The Glossop Hall that was demolished in 1958-59 was an unlovely house of titanic proportions, once set in a spectacular wooded park. Unlovely it may have been, but it had an interesting history and was itself at least the third house on the site, although it probably included portions of the fabric of at least one of its predecessors.
The manorial estate of Glossop passed at the Dissolution from the Abbey of Basingwerk to the Talbots, Earls of Shrewsbury & Waterford, of whom George, the 6th Earl had the dubious fortune to have married Bess of Hardwick, who spent much of his fortune building prodigy houses like Worksop Manor and Hardwick. At this stage we have no knowledge if there was a manor house at Glossop, especially as all the families mentioned so far were firmly seated elsewhere.
This situation appears to have continued until the death of the 7th Earl of Shrewsbury, who left a crop of daughters but no sons, amongst whom his estates were parcelled out. Much of the Derbyshire land went to Lady Alathea Talbot who in 1606 married Thomas Howard, a grandson of the Attainted 4th Duke of Norfolk, who went by one of his subsidiary titles, the Earl of Arundel, although Charles II made his son Earl of Norfolk, and his grand-son had the Dukedom restored to him by reversal of the Act of Attainder.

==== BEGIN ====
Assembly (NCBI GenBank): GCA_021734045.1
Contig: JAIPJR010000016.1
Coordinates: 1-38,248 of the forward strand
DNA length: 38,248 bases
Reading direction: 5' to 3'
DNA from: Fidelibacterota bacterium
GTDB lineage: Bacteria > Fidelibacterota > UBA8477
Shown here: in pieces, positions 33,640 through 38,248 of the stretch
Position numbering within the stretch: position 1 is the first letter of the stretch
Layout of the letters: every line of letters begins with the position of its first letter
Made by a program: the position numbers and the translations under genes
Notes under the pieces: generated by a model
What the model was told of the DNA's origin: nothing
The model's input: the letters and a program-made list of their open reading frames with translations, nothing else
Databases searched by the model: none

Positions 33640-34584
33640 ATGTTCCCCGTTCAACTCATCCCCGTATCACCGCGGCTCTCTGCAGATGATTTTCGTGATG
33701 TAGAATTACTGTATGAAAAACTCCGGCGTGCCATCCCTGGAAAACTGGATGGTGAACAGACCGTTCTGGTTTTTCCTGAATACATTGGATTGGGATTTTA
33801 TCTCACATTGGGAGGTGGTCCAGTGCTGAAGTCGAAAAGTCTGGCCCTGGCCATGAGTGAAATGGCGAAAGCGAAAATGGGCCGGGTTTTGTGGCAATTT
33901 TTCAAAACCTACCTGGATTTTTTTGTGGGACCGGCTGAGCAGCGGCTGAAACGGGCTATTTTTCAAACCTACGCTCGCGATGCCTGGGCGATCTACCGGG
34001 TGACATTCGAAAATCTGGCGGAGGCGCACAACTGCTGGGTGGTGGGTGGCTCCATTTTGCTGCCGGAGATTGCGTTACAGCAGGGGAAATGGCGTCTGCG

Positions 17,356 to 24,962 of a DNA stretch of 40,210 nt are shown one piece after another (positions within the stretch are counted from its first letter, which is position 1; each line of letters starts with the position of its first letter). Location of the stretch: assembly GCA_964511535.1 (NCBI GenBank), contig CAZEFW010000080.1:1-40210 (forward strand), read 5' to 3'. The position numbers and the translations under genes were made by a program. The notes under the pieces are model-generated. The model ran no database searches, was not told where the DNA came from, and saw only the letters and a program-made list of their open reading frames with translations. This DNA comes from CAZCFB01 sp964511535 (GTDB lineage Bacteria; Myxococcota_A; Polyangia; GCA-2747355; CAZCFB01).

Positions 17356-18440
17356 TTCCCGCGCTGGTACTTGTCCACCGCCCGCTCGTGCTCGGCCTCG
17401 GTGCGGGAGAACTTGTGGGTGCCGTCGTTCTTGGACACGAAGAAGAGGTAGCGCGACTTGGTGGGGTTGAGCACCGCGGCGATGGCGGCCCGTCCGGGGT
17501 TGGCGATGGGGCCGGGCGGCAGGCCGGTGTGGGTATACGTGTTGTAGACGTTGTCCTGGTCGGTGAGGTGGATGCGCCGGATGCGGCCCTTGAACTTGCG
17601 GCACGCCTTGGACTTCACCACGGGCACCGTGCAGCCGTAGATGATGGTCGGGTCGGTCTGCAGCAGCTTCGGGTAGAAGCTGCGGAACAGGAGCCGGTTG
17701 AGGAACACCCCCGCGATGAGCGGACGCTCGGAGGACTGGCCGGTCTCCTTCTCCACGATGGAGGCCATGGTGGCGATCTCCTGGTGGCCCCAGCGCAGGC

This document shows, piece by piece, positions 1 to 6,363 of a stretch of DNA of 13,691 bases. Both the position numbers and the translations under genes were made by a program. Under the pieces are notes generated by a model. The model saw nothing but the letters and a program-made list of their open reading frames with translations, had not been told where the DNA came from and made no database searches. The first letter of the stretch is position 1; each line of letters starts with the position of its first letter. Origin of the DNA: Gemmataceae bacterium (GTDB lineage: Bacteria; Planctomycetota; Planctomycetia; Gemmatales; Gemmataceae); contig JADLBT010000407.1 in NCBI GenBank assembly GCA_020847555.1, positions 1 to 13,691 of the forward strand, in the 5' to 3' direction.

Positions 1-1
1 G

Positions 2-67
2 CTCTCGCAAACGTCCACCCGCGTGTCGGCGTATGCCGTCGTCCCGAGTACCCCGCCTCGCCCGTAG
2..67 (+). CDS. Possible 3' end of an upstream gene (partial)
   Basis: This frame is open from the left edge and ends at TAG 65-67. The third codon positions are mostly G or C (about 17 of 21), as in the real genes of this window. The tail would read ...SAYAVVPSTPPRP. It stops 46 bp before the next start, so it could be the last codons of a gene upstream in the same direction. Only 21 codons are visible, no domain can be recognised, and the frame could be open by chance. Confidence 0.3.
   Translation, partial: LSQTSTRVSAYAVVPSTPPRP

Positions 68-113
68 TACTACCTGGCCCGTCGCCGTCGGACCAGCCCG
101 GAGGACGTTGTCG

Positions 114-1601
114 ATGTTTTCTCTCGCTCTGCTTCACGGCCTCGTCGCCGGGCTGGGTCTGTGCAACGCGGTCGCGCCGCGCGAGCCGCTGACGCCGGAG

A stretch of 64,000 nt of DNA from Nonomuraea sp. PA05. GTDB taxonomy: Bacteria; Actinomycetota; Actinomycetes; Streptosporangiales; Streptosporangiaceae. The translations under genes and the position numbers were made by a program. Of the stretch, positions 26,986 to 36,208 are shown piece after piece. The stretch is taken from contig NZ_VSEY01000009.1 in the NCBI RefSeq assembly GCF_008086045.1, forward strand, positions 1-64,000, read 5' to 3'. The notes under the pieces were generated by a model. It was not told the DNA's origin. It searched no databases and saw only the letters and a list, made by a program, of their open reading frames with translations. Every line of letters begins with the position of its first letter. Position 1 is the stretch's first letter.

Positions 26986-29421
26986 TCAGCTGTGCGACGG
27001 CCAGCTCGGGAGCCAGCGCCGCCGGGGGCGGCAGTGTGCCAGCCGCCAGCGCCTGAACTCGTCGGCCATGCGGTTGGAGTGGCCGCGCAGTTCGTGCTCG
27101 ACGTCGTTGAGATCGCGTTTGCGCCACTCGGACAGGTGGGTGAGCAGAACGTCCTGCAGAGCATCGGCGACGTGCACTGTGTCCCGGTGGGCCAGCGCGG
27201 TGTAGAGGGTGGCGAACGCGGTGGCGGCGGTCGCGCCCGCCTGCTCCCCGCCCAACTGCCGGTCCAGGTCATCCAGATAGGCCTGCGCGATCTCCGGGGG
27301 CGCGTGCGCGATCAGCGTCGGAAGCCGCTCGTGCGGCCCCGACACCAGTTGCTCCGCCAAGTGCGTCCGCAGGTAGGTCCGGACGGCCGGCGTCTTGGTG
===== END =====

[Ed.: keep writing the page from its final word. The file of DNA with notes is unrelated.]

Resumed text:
The couple’s son Henry Frederick Howard, a Catholic, like all his family, was fairly prolific, producing at least five sons, of whom the youngest was Bernard, (1641-1717) who actually lived at Glossop and in all probability built there a new house on rolling parkland west of Old Glossop. From his time there long survived a chimney-piece dated 1672 and a priest’s hole, which survived later rebuilding. His son also Bernard (1674-1713) married a lady with a house situated in a less climatically inclement part of England, and moved out in 1712, settling a lease for life on his cousin Lady Philippa Howard, a daughter of the 6th Duke of Norfolk. This was because her husband, Ralph Standish of Standish, near Wigan, was a younger son and they thus needed a house.